Rated R - Running time: 1:48 - Released 4/16/99

Given the reputations of Eddie Murphy and Martin Lawrence, and the trailers promoting their new collaborative effort, I expected Ted Demme's Life to be a newer version of Stir Crazy: a yuk-it-up comedy full of bathroom humor and cheap laughs. I was astounded. Though it is hysterically funny at times, and incorporates some of Murphy's and Lawrence's "soul man slapstick," it's also an insightful and well-made film about the life journey taken by two innocent men caught up in unfortunate circumstances. There are good performances by a large supporting cast, and the script (by Robert Ramsey and Matthew Stone) is smart and unpretentious.

Life begins, if you will, in Harlem in 1932. A sly con man named Ray Gibson (Murphy) and a relatively straight arrow named Claude Banks (Lawrence) have only one thing in common: They can't pay their tabs at Spanky's night club. When they are about to be dealt some street justice, Ray makes a deal with the proprietor to do some bootlegging for him. The two will travel to Mississippi to pick up some premium moonshine and deliver it in 3 days. But soon the two get into trouble again: They accidentally stumble upon a dead man, and then the police stumble upon them.

They are convicted and sentenced to life in prison, and this was when "life sentence" was taken literally. The rest of the film has them growing old together in Mississippi State Prison Camp 8, making friends and enemies with their fellow inmates, and attempting various escapes over the years. There may be some sanitizing of the portrayal of prison life (there are none of the atrocities we have seen in Sleepers and The Shawshank Redemption), but it is clear that escape attempts and other rule-breakings are dealt with sternly.

Besides good supporting performances all around, especially by Obba Babatundé and Miguel A. Núñez Jr. as fellow inmates, Life is technically above average. The old age makeup by Rick Baker is superlative as usual; he knows there is more to aging someone than frosting the hair and adding a few wrinkles. The costume design by Lucy W. Corrigan is evocative of the changing periods of the film; also noteworthy is the production design by Dan Bishop. There was obviously a concerted effort on his part to research period building and automotive designs and various other set elements; the entire film moves cohesively through the years. The cinematography (by Geoffrey Simpson) and editing (by Jeffrey Wolf) also deserve notice — there are some really interesting camera angles and unconventional visual emphasis, and some tricky cuts during the scenes showcasing Ramsey's and Stone's clever dialogue. The soundtrack is quite enjoyable too, incorporating blues, rap, and swing, as well as original music by Wyclef Jean.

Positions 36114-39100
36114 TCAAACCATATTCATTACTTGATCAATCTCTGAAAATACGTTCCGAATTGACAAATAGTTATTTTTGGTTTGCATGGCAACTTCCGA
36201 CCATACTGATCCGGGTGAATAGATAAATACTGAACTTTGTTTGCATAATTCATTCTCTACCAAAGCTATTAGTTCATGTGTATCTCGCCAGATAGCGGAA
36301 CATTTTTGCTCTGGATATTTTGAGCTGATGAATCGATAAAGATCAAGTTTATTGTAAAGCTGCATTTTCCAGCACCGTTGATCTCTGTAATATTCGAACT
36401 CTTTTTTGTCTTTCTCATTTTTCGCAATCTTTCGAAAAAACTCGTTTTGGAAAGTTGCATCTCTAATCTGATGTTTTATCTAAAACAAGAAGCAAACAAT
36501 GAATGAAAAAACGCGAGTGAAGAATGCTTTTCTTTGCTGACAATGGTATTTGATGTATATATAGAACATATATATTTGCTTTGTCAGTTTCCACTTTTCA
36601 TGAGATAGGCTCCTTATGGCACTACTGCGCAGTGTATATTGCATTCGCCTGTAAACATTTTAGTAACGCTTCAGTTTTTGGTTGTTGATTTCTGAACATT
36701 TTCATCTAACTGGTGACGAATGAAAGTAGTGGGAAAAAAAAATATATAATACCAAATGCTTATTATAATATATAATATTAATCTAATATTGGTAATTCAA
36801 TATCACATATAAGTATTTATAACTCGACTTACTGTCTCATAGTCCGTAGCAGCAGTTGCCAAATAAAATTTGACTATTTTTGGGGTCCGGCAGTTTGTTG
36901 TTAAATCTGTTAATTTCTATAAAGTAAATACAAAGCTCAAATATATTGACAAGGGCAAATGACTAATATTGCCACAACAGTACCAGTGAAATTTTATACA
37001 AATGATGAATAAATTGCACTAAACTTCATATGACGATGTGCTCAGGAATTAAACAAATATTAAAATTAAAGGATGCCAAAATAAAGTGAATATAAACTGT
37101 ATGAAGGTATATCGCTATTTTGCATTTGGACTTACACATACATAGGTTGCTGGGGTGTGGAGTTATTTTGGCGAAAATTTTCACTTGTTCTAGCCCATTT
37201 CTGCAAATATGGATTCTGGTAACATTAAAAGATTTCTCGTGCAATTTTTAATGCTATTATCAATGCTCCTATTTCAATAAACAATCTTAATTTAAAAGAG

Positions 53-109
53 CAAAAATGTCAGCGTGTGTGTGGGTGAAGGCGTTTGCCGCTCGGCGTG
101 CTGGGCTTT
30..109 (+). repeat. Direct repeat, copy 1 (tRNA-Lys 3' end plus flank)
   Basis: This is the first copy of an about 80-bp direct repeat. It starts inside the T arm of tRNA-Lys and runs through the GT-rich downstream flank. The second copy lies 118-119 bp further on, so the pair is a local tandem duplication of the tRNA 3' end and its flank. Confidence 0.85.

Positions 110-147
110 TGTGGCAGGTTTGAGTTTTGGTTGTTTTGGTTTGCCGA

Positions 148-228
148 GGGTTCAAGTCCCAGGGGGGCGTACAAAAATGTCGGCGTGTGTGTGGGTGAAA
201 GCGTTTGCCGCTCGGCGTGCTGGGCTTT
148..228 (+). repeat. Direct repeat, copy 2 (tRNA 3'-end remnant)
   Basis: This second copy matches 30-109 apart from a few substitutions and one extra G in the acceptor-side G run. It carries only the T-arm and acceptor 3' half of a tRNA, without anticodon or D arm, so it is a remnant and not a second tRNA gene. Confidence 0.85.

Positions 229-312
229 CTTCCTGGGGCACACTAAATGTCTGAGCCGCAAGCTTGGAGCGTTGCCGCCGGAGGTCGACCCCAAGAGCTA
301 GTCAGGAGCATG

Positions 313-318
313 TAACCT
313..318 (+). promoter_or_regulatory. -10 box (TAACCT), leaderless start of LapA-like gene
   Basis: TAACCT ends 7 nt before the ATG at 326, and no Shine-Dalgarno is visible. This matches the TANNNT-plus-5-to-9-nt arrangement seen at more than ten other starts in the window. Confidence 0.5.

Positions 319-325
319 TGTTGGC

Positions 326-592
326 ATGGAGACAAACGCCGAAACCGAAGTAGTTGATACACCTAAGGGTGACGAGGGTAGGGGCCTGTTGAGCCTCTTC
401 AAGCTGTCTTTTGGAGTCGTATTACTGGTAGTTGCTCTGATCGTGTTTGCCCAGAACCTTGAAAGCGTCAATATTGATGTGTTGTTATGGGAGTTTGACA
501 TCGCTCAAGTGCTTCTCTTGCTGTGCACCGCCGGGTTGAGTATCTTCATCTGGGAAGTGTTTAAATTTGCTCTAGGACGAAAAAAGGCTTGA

Life is comparable to, perhaps, Fried Green Tomatoes, if Jack Lemmon and Walter Matthau had been involved. Murphy and Lawrence have a great connection, and their comic symbiosis makes for a truly enjoyable experience. The script and Demme's directing are highly sensitive to the changing face of race relations (and prison conditions) in the Deep South, and Demme doesn't fall into the trend of making the protagonists perfect and the villains purely evil. There are varying levels of racism in different characters, as in life, and some attitudes change as time goes on. The film contains plenty of foul language, as one would expect in any prison movie, but also great humor and some important messages about friendship and adversity. ****½

Copyright 1999 by John R. McEwen and The Republican

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